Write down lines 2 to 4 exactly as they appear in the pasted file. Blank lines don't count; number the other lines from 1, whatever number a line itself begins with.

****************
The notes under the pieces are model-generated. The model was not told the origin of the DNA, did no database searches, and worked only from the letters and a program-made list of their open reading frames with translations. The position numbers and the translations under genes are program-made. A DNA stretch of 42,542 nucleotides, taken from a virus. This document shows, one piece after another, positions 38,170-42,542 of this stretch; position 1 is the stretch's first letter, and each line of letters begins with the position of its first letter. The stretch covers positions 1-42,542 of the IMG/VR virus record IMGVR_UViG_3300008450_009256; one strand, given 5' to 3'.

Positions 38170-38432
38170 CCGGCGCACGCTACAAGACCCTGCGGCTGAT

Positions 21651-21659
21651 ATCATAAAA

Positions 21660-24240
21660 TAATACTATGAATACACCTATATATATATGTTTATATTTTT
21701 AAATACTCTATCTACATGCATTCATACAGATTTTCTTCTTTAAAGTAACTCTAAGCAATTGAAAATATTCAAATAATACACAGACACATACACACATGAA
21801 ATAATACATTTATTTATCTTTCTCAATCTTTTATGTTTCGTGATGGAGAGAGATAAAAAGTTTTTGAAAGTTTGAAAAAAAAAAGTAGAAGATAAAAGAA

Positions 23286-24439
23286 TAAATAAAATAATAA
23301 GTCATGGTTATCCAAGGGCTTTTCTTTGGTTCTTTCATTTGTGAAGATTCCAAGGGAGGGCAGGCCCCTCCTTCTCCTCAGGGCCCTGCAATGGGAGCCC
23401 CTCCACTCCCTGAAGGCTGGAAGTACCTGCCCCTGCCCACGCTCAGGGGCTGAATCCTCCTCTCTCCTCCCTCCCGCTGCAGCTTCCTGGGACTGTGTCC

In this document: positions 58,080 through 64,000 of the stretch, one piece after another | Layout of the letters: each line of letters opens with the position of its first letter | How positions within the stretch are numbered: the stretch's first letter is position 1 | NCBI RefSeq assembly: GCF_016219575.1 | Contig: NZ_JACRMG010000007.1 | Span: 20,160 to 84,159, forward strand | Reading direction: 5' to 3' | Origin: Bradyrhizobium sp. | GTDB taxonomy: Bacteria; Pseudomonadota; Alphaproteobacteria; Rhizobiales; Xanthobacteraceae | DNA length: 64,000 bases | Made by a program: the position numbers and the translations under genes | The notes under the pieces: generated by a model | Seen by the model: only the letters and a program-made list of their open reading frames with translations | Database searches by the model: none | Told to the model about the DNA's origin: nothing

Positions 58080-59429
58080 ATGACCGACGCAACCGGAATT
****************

Positions 38170-38432
38170 CCGGCGCACGCTACAAGACCCTGCGGCTGAT

Positions 21651-21659